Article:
Primary Care

Dental Care

Dogs and cats don't often get cavities. However, they do frequently suffer from other types of dental disease. Periodontal or gum disease, in fact, is the number one illness found in both dogs and cats.

What you need to know about dental care for your pet

  • Dental disease can cause serious problems ranging from gum inflammation, pain, infection, tooth loss, and even organ damage.
  • Up to 80% of dogs and 70% of cats that don't receive proper dental care will develop signs of dental disease by the age of three.
  • Dental disease can be minimized with regular dental examinations, home oral hygiene, and periodic dental cleanings by your veterinarian.

The dangers of periodontal disease

Without proper dental care, your pet will experience bad breath, inflamed gums, missing, loose, or broken teeth, as well as the associated pain and discomfort. Dental disease can also lead to systemic health problems in dogs and cats. The good news, however, is that dental disease is prevented by regular dental examinations, home care, and dental cleanings. What is periodontal disease? Periodontal disease is an infection caused by oral bacteria found in dental plaque. It often begins with a yellow-brown discoloration on the teeth. Without regular dental cleanings, this plaque builds up and thickens into tartar. Tartar can erode the gum tissue, where bacteria then become trapped and cause infection. If left unchecked, periodontal disease can lead to serious pain, infection, and tooth loss. The infection can also result in bacteria entering the bloodstream and damaging other organs or body systems in your pet. It can also complicate other underlying diseases, such as diabetes or chronic sinusitis.

Canine dental cleaning - before photo
Canine dental cleaning - after photo
Prevention is the best answer

While the damage caused by periodontal disease is sometimes irreversible, it can be halted with antibiotics and regular cleaning. It is always preferable to stop the disease before it starts!

Regular cleanings

Beginning at age one, your pet should have an annual dental examination performed by your veterinarian as part of their wellness exam. Some pets will have evidence of periodontal disease even at this young age. If indicated, a thorough professional cleaning removes plaque and tartar both above and below the gum line. This proactive treatment is aimed at maintaining the natural oral defenses so that periodontal disease and other dental problems have a harder time becoming established. A good home oral hygiene program can tremendously extend the positive effects of a professional cleaning.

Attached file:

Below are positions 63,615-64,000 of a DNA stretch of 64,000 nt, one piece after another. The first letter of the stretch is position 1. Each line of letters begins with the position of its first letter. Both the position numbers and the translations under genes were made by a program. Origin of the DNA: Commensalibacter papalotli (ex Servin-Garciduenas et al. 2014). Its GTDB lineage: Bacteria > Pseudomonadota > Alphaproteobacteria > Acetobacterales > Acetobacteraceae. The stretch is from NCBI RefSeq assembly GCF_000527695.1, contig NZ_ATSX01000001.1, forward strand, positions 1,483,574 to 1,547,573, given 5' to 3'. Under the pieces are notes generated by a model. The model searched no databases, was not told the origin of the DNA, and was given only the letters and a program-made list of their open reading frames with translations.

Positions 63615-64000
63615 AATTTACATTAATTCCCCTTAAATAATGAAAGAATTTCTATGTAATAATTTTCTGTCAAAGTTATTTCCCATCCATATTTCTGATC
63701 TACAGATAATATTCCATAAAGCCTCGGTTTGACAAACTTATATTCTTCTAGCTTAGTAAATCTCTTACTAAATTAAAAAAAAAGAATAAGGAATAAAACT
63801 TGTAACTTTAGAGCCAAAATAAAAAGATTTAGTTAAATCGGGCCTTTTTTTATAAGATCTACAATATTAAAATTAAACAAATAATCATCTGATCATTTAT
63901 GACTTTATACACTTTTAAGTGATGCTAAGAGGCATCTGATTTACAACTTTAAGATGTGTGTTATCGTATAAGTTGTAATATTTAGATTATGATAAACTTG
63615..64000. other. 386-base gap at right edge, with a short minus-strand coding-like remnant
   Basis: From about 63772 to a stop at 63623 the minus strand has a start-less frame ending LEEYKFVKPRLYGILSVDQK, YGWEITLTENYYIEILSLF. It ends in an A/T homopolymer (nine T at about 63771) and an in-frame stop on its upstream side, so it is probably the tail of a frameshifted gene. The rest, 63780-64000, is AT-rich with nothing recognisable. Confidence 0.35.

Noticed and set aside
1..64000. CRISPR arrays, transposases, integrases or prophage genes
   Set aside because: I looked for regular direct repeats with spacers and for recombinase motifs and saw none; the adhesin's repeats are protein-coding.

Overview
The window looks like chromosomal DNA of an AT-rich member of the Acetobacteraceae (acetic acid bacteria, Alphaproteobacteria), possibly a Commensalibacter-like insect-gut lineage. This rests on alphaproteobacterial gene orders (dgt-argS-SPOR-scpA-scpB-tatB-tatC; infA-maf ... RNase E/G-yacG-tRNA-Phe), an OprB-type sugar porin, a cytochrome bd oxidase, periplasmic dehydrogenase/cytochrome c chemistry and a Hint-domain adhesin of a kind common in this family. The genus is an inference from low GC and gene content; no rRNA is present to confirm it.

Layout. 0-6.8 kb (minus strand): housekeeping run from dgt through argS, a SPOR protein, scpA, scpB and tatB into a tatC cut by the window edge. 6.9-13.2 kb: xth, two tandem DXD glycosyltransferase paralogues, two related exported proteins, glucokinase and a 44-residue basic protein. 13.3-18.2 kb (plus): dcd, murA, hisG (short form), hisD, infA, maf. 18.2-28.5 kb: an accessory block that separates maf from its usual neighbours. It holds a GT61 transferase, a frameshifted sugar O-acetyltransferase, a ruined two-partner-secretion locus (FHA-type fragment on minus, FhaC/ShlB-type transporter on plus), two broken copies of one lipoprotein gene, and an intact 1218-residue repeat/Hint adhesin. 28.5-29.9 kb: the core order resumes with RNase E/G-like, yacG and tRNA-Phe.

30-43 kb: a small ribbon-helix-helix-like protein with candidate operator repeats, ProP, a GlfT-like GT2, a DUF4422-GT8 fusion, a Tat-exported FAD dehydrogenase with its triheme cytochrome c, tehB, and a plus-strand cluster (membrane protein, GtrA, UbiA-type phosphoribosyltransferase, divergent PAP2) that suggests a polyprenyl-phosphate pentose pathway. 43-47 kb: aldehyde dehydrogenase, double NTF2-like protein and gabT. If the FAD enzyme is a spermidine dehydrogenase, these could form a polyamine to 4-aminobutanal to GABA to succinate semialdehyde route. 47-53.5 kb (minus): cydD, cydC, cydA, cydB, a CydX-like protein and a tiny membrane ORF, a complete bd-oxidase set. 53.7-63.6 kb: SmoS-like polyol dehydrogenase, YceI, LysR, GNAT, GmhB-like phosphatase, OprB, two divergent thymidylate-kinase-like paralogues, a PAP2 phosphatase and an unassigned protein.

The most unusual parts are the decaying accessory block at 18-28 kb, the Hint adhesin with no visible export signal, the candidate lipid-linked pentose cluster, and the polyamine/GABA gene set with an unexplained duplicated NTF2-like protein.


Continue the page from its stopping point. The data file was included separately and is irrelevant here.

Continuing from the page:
The most effective home oral hygiene is daily brushing with a soft toothbrush. There is no better way of removing bacteria and plaque to prevent progression to tartar/calculus and periodontal disease. Ask your veterinarian for tooth brushing tips. We can also provide special brushes, toothpastes, oral gels, and oral rinses specifically made for pets.

Dental diets

Dry food is generally better than canned for mechanical crunching and scrubbing of teeth. However, you'll get the best results with specially formulated foods, treats, and oral chews that have been proven effective in combating plaque and tartar buildup. Ask our staff for specific recommendations.

Signs of poor dental health

  • Bad breath
  • Visible tartar on the teeth
  • Swelling under the eyes
  • Loose or missing teeth
  • Difficulty eating
  • Discharge from the nose
  • Drooling or excessive salivation
  • Pawing at the teeth or mouth
  • Discoloration or staining of the teeth
  • Red, irritated, swollen, or bleeding gums
  • Weight loss or loss of appetite
  • Lethargy and loss of vitality

What should I do about broken teeth?

Broken teeth with an exposed inner pulp cavity can be painful for pets and can lead to chronic infection, abscess formation, and loss of secondary teeth. Rapid endodontic treatment by a board-certified veterinary dentist can salvage the health of a broken tooth. If rapid treatment is not an option, a board-certified veterinary dentist can perform a root canal to save what's left of the broken tooth and prevent it from becoming infected. When root canal is not an option, the tooth should ultimately be extracted.

I'm not sure I can afford dental cleanings every year.

While dental cleanings may seem like an added expense, they're a very cost-effective investment in your pet's health. Caught early, dental problems are easy to treat. Neglected, they can turn into serious, costly, and painful problems. In addition, many pet health insurance and wellness plans now include coverage for dental care which helps to minimize any associated cost.  

Does my pet need to be anesthetized during cleanings?

Yes. Pets do not tolerate thorough oral examination and care the way human patients do when visiting their dentist. We need to anesthetize pets to access and evaluate the entire mouth and gums, as well as block the patient’s airway from bacteria and debris in the mouth traveling to the lungs. Anesthesia allows our team to perform the necessary work thoroughly and safely. Your veterinarian will recommend pre-anesthetic testing to make sure there are no hidden health problems that could affect your pet's ability to undergo the procedure.

VCA Pet Tips:

  • Older pets may need dental cleanings more frequently than once a year.
  • Small breeds of dogs are particularly prone to dental disease.
  • Dental disease can cause loss of appetite and weight loss, especially in older pets.